Vein Institute of NJ - Helpful Articles

Latest Techniques in Treating Varicose Veins

The National Institutes of Health estimates that 60% of people suffer from some type of vein disorder. There’s been considerable interest in new techniques for treating varicose veins, claiming major advantages over conventional surgery, may have changed care.

If you had a mother or grandmother treated for varicose veins and thought the treatment sounded worse than the disease, take heart. Times have changed. The main aim is to reduce operative trauma and bruising associated with the older “stripping” techniques, leading to less pain and quicker post-operative recovery.

At the Vein Institute of New Jersey, we make it our business to be current with the latest approved techniques. As most of our doctors are still involved in teaching environments, we are able to stay on the forefront of new medical procedures. Once we are convinced of the capabilities and safety of “new techniques,” we bring them to you.

New Advancements in Vein Treatment

The use of duplex ultrasound to look at the circulatory system of the leg has provided tremendous advantages. A doctor can actually listen and see blood flow in the leg with a non-invasive, non-radiation Doppler device and determine which veins are affected. Knowing the condition of the exact vein affected can help determine which treatment to use and reduce the need for more invasive procedures.

Varicose Vein Self Assessment Survey

In the old days, (squeamish alert) a flexible rod was inserted into the vein at the groin or ankle level, passed through the vein and taken out the other end, where a cap was screwed on. The rod was then pulled back through the leg, stripping the vein out through the initial incision. With the vein gone, the deeper system of veins took over and the wormy mass was no longer visible.

No More Vein Stripping

Stripping is rarely performed anymore. Vein stripping had been the mainstay for the treatment of varicose veins for years. However, in recent years it has seen a decline being replaced by the less invasive laser or radio frequency ablations and microphlebectomies offered at the Vein Institute of New Jersey treatment centers. They are performed under local anesthesia. The trend has been to move away from the hospital setting and away from general anesthesia, when possible.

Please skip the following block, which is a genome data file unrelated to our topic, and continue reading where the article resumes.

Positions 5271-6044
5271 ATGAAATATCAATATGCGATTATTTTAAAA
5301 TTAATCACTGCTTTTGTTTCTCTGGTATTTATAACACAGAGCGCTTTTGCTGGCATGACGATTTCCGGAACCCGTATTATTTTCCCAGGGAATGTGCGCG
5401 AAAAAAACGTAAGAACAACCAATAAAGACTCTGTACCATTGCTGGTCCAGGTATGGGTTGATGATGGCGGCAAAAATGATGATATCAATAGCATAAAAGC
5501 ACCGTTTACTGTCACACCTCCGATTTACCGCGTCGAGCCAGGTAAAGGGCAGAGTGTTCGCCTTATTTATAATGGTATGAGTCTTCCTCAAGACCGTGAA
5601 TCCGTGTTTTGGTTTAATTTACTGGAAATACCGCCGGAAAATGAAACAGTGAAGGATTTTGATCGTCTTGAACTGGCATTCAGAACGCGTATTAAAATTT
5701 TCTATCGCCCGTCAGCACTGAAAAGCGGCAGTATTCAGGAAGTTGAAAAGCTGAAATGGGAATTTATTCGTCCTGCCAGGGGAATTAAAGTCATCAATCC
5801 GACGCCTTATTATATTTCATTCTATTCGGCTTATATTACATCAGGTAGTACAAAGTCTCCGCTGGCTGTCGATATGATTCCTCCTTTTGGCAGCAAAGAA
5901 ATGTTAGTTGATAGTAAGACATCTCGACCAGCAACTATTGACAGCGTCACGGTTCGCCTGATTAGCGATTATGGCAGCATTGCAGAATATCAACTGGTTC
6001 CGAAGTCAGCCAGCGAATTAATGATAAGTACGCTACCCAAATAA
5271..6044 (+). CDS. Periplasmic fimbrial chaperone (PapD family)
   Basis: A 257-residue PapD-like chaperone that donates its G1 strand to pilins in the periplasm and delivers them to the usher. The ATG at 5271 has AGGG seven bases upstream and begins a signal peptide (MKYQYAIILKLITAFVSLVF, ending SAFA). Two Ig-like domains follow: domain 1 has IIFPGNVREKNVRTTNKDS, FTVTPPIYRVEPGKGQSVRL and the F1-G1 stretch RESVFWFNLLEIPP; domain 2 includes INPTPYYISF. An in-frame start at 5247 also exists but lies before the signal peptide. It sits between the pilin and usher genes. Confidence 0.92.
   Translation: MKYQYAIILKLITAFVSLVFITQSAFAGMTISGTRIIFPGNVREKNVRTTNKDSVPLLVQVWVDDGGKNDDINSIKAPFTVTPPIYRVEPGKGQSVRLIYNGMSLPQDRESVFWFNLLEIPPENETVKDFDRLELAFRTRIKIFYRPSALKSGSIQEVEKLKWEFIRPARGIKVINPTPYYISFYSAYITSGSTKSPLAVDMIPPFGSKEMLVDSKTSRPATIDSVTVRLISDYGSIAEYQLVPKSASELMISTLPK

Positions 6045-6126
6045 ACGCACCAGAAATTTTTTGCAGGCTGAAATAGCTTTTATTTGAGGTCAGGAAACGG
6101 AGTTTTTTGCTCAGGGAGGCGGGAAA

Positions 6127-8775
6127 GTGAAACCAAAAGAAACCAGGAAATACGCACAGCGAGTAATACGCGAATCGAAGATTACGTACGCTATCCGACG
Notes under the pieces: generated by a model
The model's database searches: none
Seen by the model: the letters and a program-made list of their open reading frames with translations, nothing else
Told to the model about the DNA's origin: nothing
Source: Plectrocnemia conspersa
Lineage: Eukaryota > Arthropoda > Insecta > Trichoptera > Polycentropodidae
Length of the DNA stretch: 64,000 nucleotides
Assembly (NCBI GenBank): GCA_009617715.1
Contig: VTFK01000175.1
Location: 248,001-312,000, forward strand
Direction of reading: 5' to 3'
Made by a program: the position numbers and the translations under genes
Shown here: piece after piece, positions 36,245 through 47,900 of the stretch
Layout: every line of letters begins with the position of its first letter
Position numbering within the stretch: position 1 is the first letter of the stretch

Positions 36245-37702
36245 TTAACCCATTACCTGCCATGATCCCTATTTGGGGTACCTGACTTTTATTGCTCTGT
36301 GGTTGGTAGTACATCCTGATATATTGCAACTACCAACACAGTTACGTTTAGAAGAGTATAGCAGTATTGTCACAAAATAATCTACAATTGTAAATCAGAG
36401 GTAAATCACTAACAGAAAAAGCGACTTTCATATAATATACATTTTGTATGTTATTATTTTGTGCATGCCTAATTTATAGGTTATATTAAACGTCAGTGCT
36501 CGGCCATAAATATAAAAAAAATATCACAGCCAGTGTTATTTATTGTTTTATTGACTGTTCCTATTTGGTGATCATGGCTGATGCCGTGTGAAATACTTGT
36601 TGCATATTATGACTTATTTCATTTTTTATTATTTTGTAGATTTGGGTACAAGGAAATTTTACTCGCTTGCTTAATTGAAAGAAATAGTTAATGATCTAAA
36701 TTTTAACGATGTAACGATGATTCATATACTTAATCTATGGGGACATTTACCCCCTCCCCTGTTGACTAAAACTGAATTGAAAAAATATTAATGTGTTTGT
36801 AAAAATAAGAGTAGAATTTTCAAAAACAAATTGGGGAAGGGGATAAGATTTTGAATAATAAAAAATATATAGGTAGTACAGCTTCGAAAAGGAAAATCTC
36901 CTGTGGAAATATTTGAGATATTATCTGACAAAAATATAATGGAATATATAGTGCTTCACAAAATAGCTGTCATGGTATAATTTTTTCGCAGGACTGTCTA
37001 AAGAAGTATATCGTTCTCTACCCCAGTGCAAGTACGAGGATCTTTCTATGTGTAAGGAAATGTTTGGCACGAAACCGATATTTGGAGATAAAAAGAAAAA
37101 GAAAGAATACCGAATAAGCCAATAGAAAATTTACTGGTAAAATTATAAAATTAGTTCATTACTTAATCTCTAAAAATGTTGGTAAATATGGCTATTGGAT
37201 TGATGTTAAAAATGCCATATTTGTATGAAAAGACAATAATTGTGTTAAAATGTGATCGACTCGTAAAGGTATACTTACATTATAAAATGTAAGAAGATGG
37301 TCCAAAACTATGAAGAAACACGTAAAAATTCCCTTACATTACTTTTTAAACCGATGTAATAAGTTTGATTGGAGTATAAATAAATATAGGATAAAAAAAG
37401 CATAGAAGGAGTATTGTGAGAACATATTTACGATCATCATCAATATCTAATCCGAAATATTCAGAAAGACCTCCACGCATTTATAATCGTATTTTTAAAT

Currently, a thin catheter may be inserted into the affected vein and the inside of the vein, heated by radio waves, which shrinks the tough collagen in the vessel wall causing it to collapse. Anesthetic is injected first to make the procedure painless. Scarring is almost undetectable, although there may be some bruising and the vein may take up to eight weeks to re-absorb.

Lasers are also used to send bursts of concentrated light into the vein, collapsing it. Another, even newer technique is called foam sclerotherapy. An agent, such as a detergent or emulsifier, is agitated with air, forming a foam consistency . The foam is then injected into the problematic vein, gradually causing the walls to swell and stick together, blocking off the vein. The deeper venous systems take over the blood flow.

Vein Issue Prevention

The best way to prevent varicose veins if they are in your family is to not stand for long periods. Other tips include:

  • Avoid sitting with your legs crossed, it puts much pressure on the veins.
  • Elevate your legs when resting. This applies especially to pregnant women.
  • If you're on a long flight, flex your calf muscles every 60-120 minutes. This goes for sitting at the computer, too.
  • Exercise regularly by walking frequently or having a low impact workout at the gym
  • The dreaded support hose. Recommended for anyone with vein issues or for people who have had a procedure done. Also, some insurance carriers require the use of compression stockings prior to approving any vein treatments.

Looking for more information on the latest techniques? Contact one of our board-certified vascular doctors today.

Schedule a Complimentary  Spider Vein Consultation

Download our eBooks for further information.

New call-to-actionNew call-to-actionNew call-to-action

Previous page
Next page